posts tagged with the keyword ‘art’

2019.10.19

dodecahedron-connectors

I honestly can’t remember where I got the idea to make a bunch of dodecahedrons for Maker Faire Milwaukee came from, but I do remember looking at Thingiverse for some connectors I could use with 1/4″ dowel rods. I know I tried Trammell Hudson’s design, since I always admire his work, but I was not using pencils, so it didn’t work. I did attempt to alter his file, but ultimately ended up designing my own file, which worked well enough that I wanted to share it. (Check out Dodecahedron Connectors on YouMagine.)

dodecahedrons-colors-01

So I made nine dodecahedrons that could hang from the ceiling in the Dark Room. And since they’d be in the Dark Room I figured I should use fluorescent filament to create the connectors, and fluorescent paint to paint the wooden dowel rods, and with help from Kathy H. at Milwaukee Makerspace, we got everything painted. Sadly, we did not get the blacklights set up in the Dark Room due to budget constraints, and there was too much light where they were placed, and we had to bundle them all together, and… well, anyway, they turned out great, despite a few issues with presentation.

dodecahedrons-small-01

I’ve also made a smaller (hand-held) model for home. It’s small enough to fit on a 13″ MacBook Pro, though I might hang this one from the ceiling as well. Or maybe make it into a lampshade. I don’t know yet.

dodecahedrons-mms-01

This is the original version, which uses 12″ long, 1/4″ diameter wooden dowel rods. A pack of 100 dowel rods is under $15, and a roll of fluorescent filament is about $22. Since you need 30 dowel rods and 20 connectors per dodecahedron you can easily build three large ones (or a lot of small ones) for under $40 USD as long as you’ve got access to a 3D printer.

Did I mention I really like dodecahedrons?

2019.09.28

example-001

I love plotters and plotter art and if you’re into robots or other machines that draw, you should check out #PlotterTwitter and DrawingBots.net

example-002

While I’m still working on my new plotter (which is really an old HP7475A) I figured I’d have fun with Processing and write some code to generate some nice vector art. This is something I do every now and then. I’m someone who believes in writing code for pleasure. Some people are into that… I’m one of them.

example-003

I’ve also released this code in case someone else wants to generate some art for use with their own plotter or whatever device they have that can do something with it. (Like a laser cutter, for instance.) And yes, the sample images you see on the page were generated by the sketch. There are a few variables you can change to adjust things, like the spacing between circles, steps between circles inside of circles, and setting the limit on the smallest circle.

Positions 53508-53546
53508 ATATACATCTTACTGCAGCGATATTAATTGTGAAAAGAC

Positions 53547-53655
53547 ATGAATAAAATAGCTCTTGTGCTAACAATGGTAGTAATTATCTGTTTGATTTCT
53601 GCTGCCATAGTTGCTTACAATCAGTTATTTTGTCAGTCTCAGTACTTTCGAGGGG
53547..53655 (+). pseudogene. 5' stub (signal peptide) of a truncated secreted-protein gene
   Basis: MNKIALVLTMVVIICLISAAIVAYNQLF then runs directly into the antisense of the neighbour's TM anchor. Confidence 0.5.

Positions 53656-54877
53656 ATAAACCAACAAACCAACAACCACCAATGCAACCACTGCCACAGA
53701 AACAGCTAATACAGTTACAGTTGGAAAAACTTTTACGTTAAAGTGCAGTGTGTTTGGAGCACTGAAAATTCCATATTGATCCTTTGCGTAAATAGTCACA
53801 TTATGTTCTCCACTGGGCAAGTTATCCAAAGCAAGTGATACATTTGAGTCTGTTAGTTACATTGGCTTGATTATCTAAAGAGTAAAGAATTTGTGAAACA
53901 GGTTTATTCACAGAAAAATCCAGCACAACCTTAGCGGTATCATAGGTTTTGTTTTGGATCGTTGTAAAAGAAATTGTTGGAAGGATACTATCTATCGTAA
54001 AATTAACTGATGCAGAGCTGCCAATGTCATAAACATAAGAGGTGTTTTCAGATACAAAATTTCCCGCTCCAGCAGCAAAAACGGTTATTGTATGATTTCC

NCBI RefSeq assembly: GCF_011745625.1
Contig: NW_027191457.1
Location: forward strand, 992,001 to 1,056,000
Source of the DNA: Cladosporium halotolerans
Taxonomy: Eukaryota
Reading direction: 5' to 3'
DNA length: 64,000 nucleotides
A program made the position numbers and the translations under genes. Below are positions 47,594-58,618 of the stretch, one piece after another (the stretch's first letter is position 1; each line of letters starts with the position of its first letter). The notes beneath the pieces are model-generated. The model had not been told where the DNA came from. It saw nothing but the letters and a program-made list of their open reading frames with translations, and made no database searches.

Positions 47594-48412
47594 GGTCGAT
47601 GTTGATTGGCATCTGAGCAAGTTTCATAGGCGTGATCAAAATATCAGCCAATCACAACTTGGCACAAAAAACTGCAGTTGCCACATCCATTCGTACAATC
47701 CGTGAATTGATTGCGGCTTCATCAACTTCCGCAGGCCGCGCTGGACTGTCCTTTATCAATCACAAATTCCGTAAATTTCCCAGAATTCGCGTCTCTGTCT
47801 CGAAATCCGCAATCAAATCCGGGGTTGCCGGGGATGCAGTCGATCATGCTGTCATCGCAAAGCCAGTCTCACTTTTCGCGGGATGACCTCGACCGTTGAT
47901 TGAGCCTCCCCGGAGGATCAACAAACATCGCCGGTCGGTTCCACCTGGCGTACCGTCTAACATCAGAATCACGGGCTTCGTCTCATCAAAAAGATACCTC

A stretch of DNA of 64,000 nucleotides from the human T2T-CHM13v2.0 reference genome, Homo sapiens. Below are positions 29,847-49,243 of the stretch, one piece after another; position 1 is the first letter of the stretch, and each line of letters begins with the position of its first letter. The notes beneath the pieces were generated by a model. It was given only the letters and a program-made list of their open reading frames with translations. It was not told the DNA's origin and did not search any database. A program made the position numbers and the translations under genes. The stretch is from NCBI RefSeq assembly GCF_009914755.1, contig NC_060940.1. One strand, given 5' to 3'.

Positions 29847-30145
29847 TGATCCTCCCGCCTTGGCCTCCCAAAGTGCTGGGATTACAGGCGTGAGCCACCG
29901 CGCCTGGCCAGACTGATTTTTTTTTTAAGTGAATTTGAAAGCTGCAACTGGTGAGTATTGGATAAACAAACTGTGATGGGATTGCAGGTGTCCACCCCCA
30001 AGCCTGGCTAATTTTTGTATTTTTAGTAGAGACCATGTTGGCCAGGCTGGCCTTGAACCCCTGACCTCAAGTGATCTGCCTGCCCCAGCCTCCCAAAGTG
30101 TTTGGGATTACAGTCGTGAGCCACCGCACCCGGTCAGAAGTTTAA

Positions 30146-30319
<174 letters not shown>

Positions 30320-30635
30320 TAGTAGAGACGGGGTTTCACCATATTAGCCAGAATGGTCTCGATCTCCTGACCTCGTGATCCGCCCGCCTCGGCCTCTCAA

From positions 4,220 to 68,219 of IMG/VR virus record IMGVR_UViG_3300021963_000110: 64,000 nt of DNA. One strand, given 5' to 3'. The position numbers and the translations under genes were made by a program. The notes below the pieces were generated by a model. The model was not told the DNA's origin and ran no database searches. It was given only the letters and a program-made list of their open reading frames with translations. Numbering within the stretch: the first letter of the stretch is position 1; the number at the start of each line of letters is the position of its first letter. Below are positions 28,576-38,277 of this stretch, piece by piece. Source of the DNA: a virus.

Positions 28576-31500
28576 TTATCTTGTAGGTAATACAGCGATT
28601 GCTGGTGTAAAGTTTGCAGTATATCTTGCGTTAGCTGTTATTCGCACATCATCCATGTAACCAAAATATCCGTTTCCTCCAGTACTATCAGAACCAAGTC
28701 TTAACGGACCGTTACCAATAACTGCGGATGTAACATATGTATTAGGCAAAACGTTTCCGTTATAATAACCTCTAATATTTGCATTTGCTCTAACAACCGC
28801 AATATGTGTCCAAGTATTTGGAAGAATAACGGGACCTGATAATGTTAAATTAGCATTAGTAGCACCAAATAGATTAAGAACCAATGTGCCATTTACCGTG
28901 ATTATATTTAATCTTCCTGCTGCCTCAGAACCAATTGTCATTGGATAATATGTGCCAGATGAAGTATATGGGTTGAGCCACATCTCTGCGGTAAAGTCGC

example-004

You can find the code on GitHub under Shape-Grid-Circles. If you do anything cool with it, I’d love to see the results!

2019.09.23

clay-makey-06

My experience in ceramics is pretty limited. I took a few classes at UWM, but really didn’t do much outside of school. If I want to blame someone for my renewed interest in clay, it would probably be Bryan Cera. (Though Jeff the Ceramics Area Champion at Milwaukee Makerspace is also a great clay enabler.)

makey-and-cutter

One of the classic maker projects seems to be coasters, and there are many methods of making coasters. I’ve used laser cutting in the past, but I wanted to explore clay, so I modeled a Makey cookie cutter and press and 3D printed them in PLA plastic.

clay-makey-02

Jeff showed me how to use the roller to flatten out the clay to a consistent thickness and gave me some tips on pressing and cutting. (Thanks, Jeff!) I rolled out six of them, some turned out better than others, but I guess they are all unique, right?

clay-makey-03

Jeff gave me the lowdown on what to do next, but sadly he had a trip scheduled that would take him out of town before Maker Faire, which meant I would not be able to fire these before the event. No worries… I know other people who know things.

clay-makey-05

Luckily I work with Bill Pariso at Brinn Labs, and he’s got a Masters Degree in ceramics. I basically said “Bill, I need help!” and he took over and kept an eye on them while they dried out, then got them fired, and glazed, and presented them to me the weekend of Maker Faire Milwaukee. Awesome!